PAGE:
The Chancellor announced that the Budget for 2018 will be held on Monday 29 October, not the usual Wednesday. It's a Monday for the most obvious reason – the Wednesday is Halloween so Thursday's newspapers would be filled with all manner of horror derived headlines. Probably pictures of the Chancellor as Count Dracula and mentions of sucking the lifeblood from businesses or pensioners or the self-employed (or all three!), depending on which paper you read. There might even have been a headline about being "grabbed by the Ghoulies"… What am I saying? Of course there would be such a headline! The Brexit discussions may also have had an impact on the timing. Possibly.
But enough of all that. This article is supposed to be a short one based on some predictions for the Budget. They have been taken from readily available sources and a crystal ball, not due to some insider information – I wish I had those sorts of connections…
So, what are the predictions and some brief thoughts thereon?
VAT on public school fees – will parents be able to continue to afford paying for school fees after a 20% hike? Does this mean more children will be forced into state schools which are currently overcrowded and under financed already?
A basic rate tax increase on dividends – currently they are taxed at 7.5% but this may go up. A hike to 10% seems likely and this could correlate with…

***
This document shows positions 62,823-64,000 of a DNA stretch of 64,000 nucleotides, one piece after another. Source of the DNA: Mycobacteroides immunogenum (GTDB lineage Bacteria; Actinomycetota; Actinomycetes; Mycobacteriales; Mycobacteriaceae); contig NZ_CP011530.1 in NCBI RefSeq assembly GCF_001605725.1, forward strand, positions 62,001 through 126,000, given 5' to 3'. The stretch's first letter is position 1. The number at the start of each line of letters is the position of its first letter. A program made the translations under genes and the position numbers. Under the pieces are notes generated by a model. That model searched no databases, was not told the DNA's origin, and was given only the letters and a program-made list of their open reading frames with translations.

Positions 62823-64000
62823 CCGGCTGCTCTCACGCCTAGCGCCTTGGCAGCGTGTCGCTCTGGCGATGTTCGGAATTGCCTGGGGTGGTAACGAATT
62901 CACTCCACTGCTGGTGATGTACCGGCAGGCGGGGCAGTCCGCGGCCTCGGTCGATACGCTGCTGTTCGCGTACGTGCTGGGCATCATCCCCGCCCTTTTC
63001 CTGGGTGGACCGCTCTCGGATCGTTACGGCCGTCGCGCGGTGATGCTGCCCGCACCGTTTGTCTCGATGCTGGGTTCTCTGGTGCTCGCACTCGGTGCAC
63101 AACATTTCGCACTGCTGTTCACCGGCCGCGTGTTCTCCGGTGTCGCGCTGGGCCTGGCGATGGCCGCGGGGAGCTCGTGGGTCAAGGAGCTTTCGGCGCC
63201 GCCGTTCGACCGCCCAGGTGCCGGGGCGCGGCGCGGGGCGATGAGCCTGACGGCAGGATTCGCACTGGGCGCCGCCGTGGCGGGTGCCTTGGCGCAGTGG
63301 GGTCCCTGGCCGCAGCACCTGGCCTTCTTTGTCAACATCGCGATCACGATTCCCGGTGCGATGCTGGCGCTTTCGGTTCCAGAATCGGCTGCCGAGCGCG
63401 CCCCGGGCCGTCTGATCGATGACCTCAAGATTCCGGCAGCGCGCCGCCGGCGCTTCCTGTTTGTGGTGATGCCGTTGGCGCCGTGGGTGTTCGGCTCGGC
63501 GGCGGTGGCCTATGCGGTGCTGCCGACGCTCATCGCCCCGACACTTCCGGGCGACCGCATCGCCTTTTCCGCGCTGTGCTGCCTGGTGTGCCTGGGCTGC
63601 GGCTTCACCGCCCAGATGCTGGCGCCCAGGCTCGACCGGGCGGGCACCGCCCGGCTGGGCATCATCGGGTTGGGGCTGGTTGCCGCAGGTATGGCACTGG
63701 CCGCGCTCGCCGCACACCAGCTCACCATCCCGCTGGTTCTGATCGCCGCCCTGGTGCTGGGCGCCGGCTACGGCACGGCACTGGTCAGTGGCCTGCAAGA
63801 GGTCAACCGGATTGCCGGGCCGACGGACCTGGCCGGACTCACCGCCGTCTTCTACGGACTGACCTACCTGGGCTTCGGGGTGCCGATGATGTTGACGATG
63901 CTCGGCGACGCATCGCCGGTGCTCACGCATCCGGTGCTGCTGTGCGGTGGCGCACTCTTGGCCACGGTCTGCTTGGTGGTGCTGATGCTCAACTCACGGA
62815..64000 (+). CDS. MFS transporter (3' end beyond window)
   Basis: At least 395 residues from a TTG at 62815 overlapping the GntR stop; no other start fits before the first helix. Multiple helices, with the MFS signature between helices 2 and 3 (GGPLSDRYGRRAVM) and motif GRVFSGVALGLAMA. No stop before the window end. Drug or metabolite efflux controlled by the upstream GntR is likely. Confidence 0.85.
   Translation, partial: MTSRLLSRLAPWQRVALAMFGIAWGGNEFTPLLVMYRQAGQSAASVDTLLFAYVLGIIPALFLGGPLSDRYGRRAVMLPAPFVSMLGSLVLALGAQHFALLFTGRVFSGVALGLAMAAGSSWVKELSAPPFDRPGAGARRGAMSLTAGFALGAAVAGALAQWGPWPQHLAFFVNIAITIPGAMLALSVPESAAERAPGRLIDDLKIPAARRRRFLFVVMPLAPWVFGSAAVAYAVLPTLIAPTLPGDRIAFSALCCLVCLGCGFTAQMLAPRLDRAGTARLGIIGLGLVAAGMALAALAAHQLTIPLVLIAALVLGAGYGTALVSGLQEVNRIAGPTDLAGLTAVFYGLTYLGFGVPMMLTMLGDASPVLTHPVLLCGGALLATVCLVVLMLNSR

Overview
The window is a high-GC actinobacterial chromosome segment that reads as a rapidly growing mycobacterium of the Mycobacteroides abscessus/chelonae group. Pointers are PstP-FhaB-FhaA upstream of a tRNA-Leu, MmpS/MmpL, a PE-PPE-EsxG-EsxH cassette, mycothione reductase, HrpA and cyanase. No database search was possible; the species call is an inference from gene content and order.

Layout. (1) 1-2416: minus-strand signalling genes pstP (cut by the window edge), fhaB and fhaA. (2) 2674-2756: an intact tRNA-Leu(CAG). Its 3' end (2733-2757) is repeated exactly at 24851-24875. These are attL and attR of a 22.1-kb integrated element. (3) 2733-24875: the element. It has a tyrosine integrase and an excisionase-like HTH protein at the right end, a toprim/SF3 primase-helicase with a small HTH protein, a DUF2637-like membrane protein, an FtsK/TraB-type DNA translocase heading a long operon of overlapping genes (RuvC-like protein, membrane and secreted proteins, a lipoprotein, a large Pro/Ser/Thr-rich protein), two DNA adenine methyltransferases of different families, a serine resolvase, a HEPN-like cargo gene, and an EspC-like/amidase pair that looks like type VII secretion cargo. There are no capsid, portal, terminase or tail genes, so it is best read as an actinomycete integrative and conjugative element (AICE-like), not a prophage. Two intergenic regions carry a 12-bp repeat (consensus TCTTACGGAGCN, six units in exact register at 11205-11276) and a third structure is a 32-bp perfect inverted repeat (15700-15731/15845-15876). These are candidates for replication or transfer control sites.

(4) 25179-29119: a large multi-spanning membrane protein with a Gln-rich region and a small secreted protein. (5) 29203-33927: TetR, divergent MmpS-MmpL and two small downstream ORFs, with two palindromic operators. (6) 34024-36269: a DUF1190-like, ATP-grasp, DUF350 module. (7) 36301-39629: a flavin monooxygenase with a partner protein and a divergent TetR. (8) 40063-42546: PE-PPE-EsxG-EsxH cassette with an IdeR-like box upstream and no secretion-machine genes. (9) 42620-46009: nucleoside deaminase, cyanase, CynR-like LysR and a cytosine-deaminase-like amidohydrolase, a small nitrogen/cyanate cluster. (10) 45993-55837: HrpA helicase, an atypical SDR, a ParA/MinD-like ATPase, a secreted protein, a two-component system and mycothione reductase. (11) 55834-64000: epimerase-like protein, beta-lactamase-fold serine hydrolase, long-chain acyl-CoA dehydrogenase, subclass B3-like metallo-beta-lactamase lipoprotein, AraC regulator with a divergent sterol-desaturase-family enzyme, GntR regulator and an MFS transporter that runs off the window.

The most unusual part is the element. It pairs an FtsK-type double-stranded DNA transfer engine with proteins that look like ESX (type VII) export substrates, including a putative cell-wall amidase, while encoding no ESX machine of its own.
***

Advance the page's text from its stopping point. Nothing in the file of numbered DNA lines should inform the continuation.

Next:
A reduction in the dividend allowance to £1,000 – enough to mean many individuals aren't taxed on their small holdings of shares from former building societies but not much more.
Mandatory payrolling of benefits in kind so that P11Ds are no longer needed – could this also mean an end to Class 1A NIC on benefits and the start of Class 1 NIC, employers and employees, payments becoming due? A potential increase for employees may be on the cards.
Changes already implemented in the public sector for IR35 are coming to the private sector – if there is any doubt in the mind of the end client they will likely deduct PAYE from the payments made to the service company. This means that the monies received for a contract will be held in the service company but the employee will need to put this income on their tax return as they will receive a P60. What if this is the wrong position and the contract isn't caught by IR35?
Potential CGT reliefs for buy-to-let properties – an outside bet here to stimulate the property market.
Whilst the above are mere glimpses of a possible future it does not mean that they will come to pass. And with all the possible tricks in store will the Count Chancellor also deliver a few treats?
If you have any questions about the above, or your tax affairs, please contact Marc Dorsett on 01245 228146 or email@example.com who will be pleased to assist you.
This is not legal advice; it is intended to provide information of general interest about current legal issues.